May 14, 2022 1:51 pm

Superbugs already kill more than AIDS, malaria and lung cancer

MADRID- Infections caused by antibiotic-resistant bacteria worldwide kill 1.2 million people a year, more than AIDS, malaria or lung cancer., trachea and bronchi. In addition, this type of microbes also infected almost five million people who died in hospitals from other causes, according to data from the study published on Wednesday on a pandemic that has been going on for years and that threatens to become a much greater nightmare than Covid.

Those responsible for the study believe that In less than 30 years, superbugs will kill 10 million people each year., that is, three times more than the estimate for Covid in 2020. The research has been published in the medical journal The Lancet and has analyzed data from 204 countries, the most comprehensive study of its kind to date, according to its authors.

The most worrying thing about these data is that There is hardly any cure for these deadly infections. There is only one vaccine for one of these pathogens. In the rest of the cases, doctors are often helpless, since bacteria have become immune to all antibiotics first-line, such as penicillin. The cause of this “enormous threat to global health”, as the authors of the mega-study describe it, is the indiscriminate and careless use of antibiotics since the second half of the last century, both in human health and in livestock to fatten cattle .

A health worker applies Pfizer’s COVID-19 vaccine to 6-year-old Valentina Moreira as Sao Paulo Governor Joao Doria stands next to her with a microphone on Friday, January 14, 2022, at the Hospital da Clinicas in Sao Paulo, Brazil. (AP Photo/Andre Penner)

The world today is much closer to reaching the number of deaths projected for 30 years from now than previously thought, warns Chris Murray, a researcher at the University of Washington and co-author of the report. In addition, it has differentiated between deaths directly attributable to infections from those in which these microbes were related to deaths, but it could not be ensured that they were responsible. “We have to act now against this enormous threat,” Murray warned.

These infections by and with bacteria resistant to antibiotics would have been the third cause of death globally in 2019, the year analyzed, only behind coronary diseases and strokes, the study highlights. Respiratory infections, such as pneumonia, caused by these bacteria are the ones that cause the most mortality: 400,000 deaths per year. They are followed by blood infections that can lead to sepsis – which claim 370,000 lives – and abdominal infections, which take another 210,000.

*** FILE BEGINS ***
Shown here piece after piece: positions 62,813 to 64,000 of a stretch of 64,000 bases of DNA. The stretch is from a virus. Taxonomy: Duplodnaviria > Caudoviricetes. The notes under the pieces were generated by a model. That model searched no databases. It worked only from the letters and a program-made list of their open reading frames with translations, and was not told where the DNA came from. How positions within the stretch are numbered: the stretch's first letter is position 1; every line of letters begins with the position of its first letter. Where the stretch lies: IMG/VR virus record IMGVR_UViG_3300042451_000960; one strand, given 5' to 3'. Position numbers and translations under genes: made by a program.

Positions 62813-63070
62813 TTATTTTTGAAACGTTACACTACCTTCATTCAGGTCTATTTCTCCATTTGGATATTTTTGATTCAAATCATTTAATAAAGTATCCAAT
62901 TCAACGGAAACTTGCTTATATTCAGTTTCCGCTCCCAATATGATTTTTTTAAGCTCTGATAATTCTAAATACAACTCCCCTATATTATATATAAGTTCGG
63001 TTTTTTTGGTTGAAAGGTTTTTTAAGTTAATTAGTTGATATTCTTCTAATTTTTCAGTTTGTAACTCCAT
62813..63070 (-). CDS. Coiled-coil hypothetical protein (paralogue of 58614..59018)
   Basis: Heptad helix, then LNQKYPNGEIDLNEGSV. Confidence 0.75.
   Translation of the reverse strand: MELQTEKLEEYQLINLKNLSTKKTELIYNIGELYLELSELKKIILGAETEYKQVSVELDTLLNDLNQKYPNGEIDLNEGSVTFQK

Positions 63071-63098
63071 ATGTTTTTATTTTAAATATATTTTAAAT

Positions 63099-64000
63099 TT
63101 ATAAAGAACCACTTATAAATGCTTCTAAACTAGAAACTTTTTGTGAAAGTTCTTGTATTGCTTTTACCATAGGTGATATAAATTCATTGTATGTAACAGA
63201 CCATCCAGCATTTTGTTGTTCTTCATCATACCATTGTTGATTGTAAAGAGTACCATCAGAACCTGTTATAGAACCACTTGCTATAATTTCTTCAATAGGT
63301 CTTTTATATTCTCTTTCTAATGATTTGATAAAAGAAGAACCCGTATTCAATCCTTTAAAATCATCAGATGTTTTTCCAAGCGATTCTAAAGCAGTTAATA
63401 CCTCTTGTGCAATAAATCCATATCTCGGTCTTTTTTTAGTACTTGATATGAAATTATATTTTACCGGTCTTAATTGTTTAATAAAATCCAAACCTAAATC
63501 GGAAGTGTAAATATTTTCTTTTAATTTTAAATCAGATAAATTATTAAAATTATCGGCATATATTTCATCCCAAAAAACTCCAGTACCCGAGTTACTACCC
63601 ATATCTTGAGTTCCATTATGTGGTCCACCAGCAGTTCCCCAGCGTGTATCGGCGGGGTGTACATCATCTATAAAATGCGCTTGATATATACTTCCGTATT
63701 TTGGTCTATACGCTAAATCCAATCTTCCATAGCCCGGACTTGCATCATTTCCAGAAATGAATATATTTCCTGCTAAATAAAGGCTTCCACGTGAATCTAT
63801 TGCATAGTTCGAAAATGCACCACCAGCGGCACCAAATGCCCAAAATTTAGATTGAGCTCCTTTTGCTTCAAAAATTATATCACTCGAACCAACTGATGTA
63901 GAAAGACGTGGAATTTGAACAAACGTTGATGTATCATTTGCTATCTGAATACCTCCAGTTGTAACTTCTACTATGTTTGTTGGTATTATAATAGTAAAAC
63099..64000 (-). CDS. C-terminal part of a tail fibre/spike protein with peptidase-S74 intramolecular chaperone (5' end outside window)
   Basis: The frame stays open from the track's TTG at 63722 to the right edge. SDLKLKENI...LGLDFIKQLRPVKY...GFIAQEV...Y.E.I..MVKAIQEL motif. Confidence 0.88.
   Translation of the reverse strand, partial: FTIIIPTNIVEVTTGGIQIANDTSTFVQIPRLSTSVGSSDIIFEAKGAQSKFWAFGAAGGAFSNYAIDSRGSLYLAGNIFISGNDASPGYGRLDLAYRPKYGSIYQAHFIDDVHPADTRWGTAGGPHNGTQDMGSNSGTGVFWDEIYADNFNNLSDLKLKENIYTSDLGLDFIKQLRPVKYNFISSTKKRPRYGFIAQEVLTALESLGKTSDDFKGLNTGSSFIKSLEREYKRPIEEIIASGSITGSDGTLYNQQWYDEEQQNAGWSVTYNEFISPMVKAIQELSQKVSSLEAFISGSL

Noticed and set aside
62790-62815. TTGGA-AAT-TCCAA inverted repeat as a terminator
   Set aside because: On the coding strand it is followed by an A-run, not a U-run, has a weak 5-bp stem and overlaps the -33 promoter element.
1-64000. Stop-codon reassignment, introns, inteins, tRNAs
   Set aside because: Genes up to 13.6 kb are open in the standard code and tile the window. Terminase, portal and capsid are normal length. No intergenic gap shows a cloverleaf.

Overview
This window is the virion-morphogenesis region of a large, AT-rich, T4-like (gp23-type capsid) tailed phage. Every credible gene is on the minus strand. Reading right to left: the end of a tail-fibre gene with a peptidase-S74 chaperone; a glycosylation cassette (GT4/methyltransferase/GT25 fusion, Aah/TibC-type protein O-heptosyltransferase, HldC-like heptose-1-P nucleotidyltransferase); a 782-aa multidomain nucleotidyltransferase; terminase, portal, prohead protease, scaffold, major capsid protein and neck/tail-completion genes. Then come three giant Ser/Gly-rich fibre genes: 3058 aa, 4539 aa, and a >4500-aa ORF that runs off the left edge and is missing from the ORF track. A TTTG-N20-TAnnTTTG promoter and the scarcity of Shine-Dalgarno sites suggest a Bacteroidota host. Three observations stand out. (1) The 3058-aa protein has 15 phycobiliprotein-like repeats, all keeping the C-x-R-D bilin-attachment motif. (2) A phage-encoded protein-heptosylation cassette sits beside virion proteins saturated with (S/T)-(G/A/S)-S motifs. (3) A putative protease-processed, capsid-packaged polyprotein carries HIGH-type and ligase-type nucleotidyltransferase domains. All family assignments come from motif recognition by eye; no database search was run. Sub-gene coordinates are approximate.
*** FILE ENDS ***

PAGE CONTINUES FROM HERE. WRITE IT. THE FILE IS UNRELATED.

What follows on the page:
The data available until now were more fragmentary and incomplete. One of the great contributions of this work is to consider both deaths from resistant infections and people who died with an infection of this type. although this was not the main cause of death. Researchers have looked at 23 different pathogens and nearly 90 combinations of infections and drugs used to treat them — without success.

Boys are the most affected by this pandemic: 20% of the deceased were under five years old, according to the study, which does not detail deaths in other age groups. Young children are more vulnerable to these infections because their immune systems are not yet trained and they are in contact with more pathogens because they spend a lot of time on the floor and put many objects in their mouths. In fact, Unicef ​​estimates that up to 40% of all deaths in these ages are due to resistant infections.

Of all the microbes analyzed, only six of them (E. coli, S. aureus, K. pneumoniae, S. pneumoniae, A. baumannii, and P. aeruginosa) are responsible for the majority of deaths (920,000).

Sub-Saharan Africa and Southeast Asia are the two regions with the highest incidence, with more than 20 deaths per 100,000 inhabitants. In developed countries, infections of this type kill 13 people out of every 100,000 on average.

Mortality caused by these microbes could be much lower if there was access to the right medicines. 70% of deaths are due to bacteria that are only immune to first-line antibiotics, such as fluoroquinolones, but not to more expensive ones used in cases of resistance.